Flight behaviour by Barbara Kingsolver (2012).
Barbara Kingsolver's book 'The Poisonwood Bible' (1998), was a pretty crazy ride with a missionary family in Africa in the '60's going terribly wrong. 'Flight behaviour' is totally different. Set in the Appalachian mountains, the story opens with young mother, Dellarobia climbing the hill behind her small home, seeking to escape the monotony and poverty of her life, for an affair with another man. But when she gets there she sees an incredible sight - the hillside is covered in monarch butterflies who have mistakenly migrated to this mountain. This takes her life in a totally different direction. I liked this book a lot - the crippling poverty of Dellarobia's situation is depressing, but her inner drive to use the opportunities that come her way make her an interesting character. You kind of keep reading to see how things pan out for her.
Wool by Hugh Howey (2011).
I have read a lot of young adult dystopian fiction recently (lots of material for another post) but this was a refreshing change. The main character was female, but she wasn't 16! And she had a grown-up job. The premise of this story is that all the people left in an uninhabitable world are living in a giant underground silo. This is the first in a trilogy - I am yet to read to rest of the series but I am told reliably that it only gets better.
OK so I had to sneak in a YA novel. This is a bit of a nothing book really, but if you're looking for a sweet, YA romance, this is a nice one. I read it over a cold weekend. Eleanor is from a deeply dysfunctional family, her mother trying to hold a violent relationship together so she has a home for her children. There is no money, so Eleanor always looks strange, wearing whatever clothes she can find. Park is from a lovely, stable half-Korean, half American but being mixed race, he feels a bit embarrassed about some of the aspects of his family. Eleanor and Park end up bonding on the bus reading comics together. It's a nice romance but be warned - sad ending :(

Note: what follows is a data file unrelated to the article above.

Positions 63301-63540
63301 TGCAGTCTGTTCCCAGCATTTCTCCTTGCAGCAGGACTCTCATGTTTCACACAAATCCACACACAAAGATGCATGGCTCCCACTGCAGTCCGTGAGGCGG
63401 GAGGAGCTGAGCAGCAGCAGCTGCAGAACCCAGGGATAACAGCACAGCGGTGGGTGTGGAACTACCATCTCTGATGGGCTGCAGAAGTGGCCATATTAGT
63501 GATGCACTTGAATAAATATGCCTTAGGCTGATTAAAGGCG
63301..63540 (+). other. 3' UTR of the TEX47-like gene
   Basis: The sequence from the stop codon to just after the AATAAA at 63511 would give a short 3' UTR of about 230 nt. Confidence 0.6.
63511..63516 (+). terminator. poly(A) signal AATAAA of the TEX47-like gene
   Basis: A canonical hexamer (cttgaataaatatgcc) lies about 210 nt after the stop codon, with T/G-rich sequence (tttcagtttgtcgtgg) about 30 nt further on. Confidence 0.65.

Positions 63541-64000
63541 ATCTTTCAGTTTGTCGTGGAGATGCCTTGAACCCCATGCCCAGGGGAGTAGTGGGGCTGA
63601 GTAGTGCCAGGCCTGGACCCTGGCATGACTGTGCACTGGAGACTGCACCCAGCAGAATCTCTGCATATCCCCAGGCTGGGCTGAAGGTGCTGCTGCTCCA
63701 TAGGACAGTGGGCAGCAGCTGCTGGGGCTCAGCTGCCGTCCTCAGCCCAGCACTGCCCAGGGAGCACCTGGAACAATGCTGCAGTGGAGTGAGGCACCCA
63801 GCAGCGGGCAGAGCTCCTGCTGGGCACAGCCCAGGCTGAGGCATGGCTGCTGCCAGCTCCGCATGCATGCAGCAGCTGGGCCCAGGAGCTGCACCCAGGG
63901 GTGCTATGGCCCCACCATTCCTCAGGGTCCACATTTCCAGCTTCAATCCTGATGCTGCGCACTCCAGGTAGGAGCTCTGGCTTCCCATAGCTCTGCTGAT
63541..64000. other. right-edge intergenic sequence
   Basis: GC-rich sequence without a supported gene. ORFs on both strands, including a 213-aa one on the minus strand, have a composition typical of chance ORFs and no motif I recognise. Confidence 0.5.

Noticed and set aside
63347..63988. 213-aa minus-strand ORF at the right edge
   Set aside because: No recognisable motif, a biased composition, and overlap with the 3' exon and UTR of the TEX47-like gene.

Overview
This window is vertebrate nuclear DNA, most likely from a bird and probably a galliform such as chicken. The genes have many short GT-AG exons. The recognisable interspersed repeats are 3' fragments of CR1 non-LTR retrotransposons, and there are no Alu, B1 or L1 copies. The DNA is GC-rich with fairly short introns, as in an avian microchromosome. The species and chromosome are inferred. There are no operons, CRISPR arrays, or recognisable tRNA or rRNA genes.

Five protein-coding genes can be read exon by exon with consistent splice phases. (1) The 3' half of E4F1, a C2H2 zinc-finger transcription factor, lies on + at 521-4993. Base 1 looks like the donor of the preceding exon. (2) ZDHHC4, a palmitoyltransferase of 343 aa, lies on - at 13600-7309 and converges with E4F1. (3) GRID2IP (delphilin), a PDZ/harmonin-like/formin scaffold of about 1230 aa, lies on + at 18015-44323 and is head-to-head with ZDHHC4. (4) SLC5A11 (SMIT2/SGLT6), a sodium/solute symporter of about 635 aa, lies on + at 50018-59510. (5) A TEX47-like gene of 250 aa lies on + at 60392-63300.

Shamed by Sarbjit Kaur Athwal (2013).
This is the story of an honour killing by a migrant Indian family in Britain - told by the sister-in-law of the girl who is killed. It's not a literary masterpiece, but it's confronting because of it's recent history and I found it hard to stop reading.
So, I have to fess up. I am a total sucker for a book on cults. This one was particularly interesting because it was a Christian cult and having grown up in a Christian family, in some pretty sheltered environments, there were a few elements of the dynamic that were familiar (thankfully not the preaching on a street corner bit). What fascinates me about these stories is how groups tip over from being a fairly normal group to becoming a cult. I have been following the author's blog for years and she has written a lot about her post traumatic stress as a consequence of growing up in this environment. It was good to read her actual story. She writes with humour, but, wow, it would have been hard to write this book being the daughter and granddaughter of the leaders of the cult.
To end all wars: A story of loyalty and rebellion, 1914-1918 by Adam Hochschild (2011). I've done a bit of reading about WW1 over the years, but this was still a great book. It tells the story of WW1 through focusing on the stories of some of the main players and so it has a narrative style to it. It tracks the history of a number of key British starting from the Boer War leading up into the start of war and how they fare through the war. I liked this book a lot and it reminded me why I love history so much. It informs so much of our understanding of the present time. If you like history, but don't want something too heavy, this is worth reading.